Pak Court Sentences Hafiz Saeed To 11-Year Jail

An anti-terrorism court in Lahore on Wednesday sentenced Mumbai terror attack mastermind and chief of the banned Jamaatud Dawa (JuD) to 11 years in prison in terror financing cases.

Saeed was sentenced in two terror financing cases, The Express Tribune reported.

Special Anti-Terrorism Court Judge Arshad Hussain Bhatta announced the reserved verdict.

On Tuesday, the court had accepted a plea of Saeed to club all six terror financing cases against him and his associates and announce the verdict on completion of the trial.

The court had indicted the JuD chief and three of his associates – Hafiz Abdul Salam bin Mohammad, Mohammad Ashraf and Professor Zafar Iqbal – on terror financing charges on December 11 last year in a case filed by the Counter-Terrorism Department (CTD).

Saeed and Iqbal were later indicted in a similar case on December 20. The cases were filed by CTD Lahore and Gujranwala chapters.

The ATC on Saturday last week had deferred announcing its verdict in the terror financing cases and decided to hear arguments on February 11 on the suspects application to hear all cases first before reserving its judgment.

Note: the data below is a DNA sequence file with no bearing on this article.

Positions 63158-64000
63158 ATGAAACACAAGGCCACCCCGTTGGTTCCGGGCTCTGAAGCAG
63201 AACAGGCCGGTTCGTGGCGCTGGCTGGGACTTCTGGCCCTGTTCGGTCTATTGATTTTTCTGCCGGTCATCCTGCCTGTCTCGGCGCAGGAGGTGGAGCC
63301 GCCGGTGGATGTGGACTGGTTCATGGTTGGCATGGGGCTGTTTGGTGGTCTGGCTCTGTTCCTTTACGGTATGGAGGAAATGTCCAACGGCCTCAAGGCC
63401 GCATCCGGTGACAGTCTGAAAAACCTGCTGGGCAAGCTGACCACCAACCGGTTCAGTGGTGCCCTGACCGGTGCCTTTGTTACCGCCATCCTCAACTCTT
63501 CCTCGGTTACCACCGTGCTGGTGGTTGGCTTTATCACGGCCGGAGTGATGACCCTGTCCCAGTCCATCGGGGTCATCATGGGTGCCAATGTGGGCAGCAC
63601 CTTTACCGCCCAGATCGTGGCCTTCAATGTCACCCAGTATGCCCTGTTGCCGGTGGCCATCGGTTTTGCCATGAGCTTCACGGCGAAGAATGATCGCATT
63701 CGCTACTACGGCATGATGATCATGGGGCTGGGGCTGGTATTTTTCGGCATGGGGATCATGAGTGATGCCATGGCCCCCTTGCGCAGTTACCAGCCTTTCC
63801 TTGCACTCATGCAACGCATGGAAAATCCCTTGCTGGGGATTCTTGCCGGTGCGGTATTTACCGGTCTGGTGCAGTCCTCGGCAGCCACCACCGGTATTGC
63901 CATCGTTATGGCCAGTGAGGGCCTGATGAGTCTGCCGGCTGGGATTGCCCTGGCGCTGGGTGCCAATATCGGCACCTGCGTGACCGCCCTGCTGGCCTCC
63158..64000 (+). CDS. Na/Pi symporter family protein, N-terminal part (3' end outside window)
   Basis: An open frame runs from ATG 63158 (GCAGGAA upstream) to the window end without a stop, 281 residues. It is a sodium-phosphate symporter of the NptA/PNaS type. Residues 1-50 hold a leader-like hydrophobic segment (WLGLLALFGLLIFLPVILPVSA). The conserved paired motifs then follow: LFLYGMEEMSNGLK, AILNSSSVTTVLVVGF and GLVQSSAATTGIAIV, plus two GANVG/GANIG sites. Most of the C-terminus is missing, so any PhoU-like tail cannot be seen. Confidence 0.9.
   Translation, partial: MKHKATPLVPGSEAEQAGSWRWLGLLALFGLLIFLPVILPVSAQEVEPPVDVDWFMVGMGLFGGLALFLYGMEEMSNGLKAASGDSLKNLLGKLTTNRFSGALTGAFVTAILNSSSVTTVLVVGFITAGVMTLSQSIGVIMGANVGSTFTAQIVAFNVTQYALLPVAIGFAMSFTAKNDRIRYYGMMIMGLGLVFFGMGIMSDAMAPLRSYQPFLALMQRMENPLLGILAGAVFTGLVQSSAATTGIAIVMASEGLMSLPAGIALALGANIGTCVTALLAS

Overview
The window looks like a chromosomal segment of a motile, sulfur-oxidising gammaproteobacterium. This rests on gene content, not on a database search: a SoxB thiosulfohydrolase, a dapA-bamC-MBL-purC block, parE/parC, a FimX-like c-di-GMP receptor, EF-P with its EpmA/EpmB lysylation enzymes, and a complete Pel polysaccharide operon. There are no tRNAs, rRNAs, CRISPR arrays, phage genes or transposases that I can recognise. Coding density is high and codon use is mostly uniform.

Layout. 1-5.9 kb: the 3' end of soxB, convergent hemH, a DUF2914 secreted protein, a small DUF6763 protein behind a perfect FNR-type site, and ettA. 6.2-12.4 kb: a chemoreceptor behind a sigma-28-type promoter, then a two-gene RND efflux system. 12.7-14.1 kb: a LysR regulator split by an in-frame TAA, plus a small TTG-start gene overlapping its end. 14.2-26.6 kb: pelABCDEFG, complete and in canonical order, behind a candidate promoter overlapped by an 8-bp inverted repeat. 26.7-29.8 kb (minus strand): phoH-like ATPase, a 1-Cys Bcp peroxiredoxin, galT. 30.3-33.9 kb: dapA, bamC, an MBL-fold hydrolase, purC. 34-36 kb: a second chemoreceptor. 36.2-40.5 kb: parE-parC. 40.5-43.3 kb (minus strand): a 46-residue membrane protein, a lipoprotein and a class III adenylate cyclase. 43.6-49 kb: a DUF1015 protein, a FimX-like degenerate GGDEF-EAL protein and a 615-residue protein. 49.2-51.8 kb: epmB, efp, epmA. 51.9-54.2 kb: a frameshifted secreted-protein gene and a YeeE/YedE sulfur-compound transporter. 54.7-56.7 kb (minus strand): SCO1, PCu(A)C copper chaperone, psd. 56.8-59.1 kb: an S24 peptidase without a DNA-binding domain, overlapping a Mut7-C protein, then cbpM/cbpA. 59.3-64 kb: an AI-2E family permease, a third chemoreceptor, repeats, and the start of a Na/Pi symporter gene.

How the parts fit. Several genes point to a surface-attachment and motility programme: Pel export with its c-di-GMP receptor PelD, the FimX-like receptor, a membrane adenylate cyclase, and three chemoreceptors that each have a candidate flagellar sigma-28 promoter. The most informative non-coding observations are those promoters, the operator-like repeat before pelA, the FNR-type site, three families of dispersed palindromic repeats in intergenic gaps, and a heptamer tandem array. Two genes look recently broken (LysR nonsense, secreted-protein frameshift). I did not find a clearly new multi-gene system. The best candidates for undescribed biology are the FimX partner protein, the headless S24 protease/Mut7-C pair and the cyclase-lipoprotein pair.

On July 3 last year, 13 top leaders of the banned outfit, including its chief Saeed and Naib Emir Abdul Rehman Makki, were booked in nearly two dozen cases of terror financing and money laundering under the Anti-Terrorism Act, 1997.

Saeed was later arrested by the CTD on July 17 while he was travelling between Gujranwala and Lahore.

Saeed is nominated in 29 cases pertaining to alleged terror financing, money laundering as well as illegal land grabbing. During the trial of both cases, the court recorded the statements of 23 witnesses.

The crackdown on JuD last year followed a warning by the Paris-based Financial Action Task Force (FATF) to Pakistan to deliver on its commitments to curb terror financing and money laundering.

The government had announced a ban on JuD and Falah-e-Insanyat Foundation (FIF) to partially address the concerns raised by India that Pakistan supported these and six similar organisations, including Jaish-e-Mohammad (JeM) or at least considered them low-risk entities.

The law enforcement agencies over the next few weeks had intensified their crackdown on JeM, JuD, FIF and other banned outfits, and arrested more than 100 activists. Nearly 200 seminaries besides hundreds of other facilities and assets associated with them across the country were taken over by the government.


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